10 Commons Trekking Mistakes To Avoid

OT Staff

Not Acclimatising Properly

A common trekking mistake is failing to acclimate to high altitudes, leading to potentially fatal altitude sickness caused by reduced oxygen levels. Symptoms include headaches, nausea, dizziness, and shortness of breath.


Ignoring Weather Forecasts

Mountain weather is unpredictable, and trekkers often need to pay more attention to forecasts or are unprepared for changing conditions. This can be dangerous, as unexpected weather changes complicate trekking and jeopardise safety.


Underestimating Physical Fitness Requirements

Trekking is both challenging and rewarding, with options ranging from easy foothill walks to demanding high-altitude treks. Physical preparation is crucial, as trekking often involves long hours on steep, uneven terrain in thin air and cold temperatures.


Not Carrying Enough Water And Snacks

Dehydration and hunger are serious concerns when trekking. These conditions quickly deplete energy, causing fatigue and headaches. Therefore, it is crucial to carry sufficient water and snacks.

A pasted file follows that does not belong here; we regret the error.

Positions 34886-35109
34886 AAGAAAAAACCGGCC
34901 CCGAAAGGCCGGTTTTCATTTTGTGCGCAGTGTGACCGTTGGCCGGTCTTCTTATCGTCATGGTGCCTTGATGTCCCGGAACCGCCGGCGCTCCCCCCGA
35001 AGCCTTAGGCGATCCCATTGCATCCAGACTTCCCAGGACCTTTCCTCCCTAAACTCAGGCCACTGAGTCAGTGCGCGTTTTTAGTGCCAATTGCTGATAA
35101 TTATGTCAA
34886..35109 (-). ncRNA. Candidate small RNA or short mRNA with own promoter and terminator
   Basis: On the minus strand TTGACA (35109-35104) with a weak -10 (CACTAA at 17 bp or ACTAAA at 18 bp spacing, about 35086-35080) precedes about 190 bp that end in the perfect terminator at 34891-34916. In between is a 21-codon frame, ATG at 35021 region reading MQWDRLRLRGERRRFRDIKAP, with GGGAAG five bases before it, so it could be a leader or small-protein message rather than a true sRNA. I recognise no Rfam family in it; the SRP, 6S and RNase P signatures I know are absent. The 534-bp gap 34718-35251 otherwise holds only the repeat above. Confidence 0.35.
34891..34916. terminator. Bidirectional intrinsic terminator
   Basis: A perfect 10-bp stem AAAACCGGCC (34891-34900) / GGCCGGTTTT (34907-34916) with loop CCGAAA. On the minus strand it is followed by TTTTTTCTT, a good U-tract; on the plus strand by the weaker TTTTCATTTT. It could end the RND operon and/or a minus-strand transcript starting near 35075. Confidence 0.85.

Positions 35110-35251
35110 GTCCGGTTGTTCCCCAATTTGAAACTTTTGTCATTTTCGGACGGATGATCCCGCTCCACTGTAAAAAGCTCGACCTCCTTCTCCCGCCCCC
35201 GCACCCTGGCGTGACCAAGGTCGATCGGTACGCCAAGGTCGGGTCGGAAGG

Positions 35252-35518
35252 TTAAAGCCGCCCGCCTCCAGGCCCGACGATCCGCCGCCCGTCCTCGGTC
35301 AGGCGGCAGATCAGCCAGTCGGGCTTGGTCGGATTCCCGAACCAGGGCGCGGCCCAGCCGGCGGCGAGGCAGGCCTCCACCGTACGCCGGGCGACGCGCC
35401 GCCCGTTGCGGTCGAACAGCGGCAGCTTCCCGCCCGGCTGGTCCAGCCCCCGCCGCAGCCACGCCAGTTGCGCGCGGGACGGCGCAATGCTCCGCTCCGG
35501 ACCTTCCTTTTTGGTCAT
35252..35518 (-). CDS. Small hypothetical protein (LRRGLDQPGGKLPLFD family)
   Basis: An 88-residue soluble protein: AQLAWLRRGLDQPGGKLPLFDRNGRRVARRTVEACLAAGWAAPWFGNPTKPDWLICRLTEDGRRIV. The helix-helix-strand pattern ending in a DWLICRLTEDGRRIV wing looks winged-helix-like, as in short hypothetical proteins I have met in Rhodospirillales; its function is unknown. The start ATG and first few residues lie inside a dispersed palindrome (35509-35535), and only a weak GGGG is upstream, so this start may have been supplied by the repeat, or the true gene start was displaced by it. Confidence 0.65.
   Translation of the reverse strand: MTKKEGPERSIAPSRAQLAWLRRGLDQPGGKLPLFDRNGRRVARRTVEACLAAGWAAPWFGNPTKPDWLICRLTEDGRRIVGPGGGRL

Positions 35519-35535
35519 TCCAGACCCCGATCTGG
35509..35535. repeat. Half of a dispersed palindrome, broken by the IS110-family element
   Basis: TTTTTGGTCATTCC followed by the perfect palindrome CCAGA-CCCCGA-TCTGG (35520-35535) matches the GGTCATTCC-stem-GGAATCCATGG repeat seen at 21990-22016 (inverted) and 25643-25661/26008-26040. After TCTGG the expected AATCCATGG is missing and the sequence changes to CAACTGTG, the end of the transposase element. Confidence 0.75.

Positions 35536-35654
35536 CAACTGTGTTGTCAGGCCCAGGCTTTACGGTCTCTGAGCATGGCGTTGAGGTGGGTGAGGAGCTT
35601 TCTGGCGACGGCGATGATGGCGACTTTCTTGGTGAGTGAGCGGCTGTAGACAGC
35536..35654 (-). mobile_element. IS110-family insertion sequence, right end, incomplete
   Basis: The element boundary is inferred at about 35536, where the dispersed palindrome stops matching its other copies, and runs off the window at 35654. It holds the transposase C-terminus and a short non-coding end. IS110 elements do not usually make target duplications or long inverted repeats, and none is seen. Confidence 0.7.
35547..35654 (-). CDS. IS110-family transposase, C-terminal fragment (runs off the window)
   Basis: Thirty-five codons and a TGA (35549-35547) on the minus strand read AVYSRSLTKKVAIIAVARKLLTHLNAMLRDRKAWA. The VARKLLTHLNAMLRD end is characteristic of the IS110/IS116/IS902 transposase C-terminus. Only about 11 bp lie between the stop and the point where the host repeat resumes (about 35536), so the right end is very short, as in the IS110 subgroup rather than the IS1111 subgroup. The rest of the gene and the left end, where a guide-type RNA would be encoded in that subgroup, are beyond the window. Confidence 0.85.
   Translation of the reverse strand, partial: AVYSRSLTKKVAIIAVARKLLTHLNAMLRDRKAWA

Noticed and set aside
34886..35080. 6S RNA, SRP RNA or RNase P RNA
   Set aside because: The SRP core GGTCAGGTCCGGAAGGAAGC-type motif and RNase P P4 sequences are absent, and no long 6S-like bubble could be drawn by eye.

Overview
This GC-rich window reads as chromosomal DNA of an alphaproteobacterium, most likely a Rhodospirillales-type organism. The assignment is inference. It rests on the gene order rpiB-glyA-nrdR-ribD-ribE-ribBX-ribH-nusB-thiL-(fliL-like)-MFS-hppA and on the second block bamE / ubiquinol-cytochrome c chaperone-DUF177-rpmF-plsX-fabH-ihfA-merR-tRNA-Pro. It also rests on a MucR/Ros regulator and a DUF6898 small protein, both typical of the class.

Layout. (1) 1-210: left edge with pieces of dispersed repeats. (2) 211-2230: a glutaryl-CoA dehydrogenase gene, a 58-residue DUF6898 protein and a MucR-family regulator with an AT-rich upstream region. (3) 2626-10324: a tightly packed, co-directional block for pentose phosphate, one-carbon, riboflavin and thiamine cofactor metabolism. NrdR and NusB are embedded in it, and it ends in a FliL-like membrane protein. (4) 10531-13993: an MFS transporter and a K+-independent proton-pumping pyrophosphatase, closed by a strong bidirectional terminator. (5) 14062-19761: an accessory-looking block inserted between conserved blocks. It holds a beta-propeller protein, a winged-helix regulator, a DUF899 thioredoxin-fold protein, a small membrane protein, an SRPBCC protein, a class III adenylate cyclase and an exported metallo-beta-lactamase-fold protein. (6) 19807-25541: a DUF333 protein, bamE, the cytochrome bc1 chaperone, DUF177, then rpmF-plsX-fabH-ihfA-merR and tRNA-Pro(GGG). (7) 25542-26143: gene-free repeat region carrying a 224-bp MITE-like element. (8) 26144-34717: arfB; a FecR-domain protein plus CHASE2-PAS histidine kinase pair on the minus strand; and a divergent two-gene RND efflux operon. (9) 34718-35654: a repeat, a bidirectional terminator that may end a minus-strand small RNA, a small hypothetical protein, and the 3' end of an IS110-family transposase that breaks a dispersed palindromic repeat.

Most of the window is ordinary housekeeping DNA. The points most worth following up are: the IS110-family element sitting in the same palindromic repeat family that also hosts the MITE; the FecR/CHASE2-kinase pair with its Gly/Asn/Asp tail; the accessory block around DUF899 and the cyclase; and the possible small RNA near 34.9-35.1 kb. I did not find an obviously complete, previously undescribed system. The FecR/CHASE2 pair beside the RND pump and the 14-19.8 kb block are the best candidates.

Smart and light packing is essential for trekking. Although bringing everything you might need is tempting, carrying too much weight can slow you down and complicate your trek.


Not Carrying Proper Gear And Clothing

Trekking is challenging due to the unpredictable weather and terrain, so proper gear and clothing are essential for safety and comfort. However, many trekkers mistakenly do not bring appropriate gear, complicating their trek and reducing their comfort and safety.


Not Hiring A Licensed Guide

Safety should be a top priority when trekking in Nepal. Hiring a licensed guide or porter enhances safety and offers valuable regional and cultural insights.


Disrespecting Local Customs And Culture

Respecting local customs and culture is crucial when trekking in Nepal. Be mindful of dress codes, social norms, and religious traditions. Adhere to customs like removing shoes before entering homes or temples.


Failing To Practice Responsible Tourism

Trekking is a beautiful experience, but it impacts the environment and local communities. Responsible tourism should be practised to minimise this by respecting local customs, reducing waste, and supporting local businesses.


Not Obtaining Proper Permits And Documentation

Obtaining permits and documentation is crucial for trekking. Additionally, securing travel insurance covering high-altitude trekking and medical evacuation is essential. Hiring a licensed guide is mandatory for foreigners, and solo trekking is restricted.


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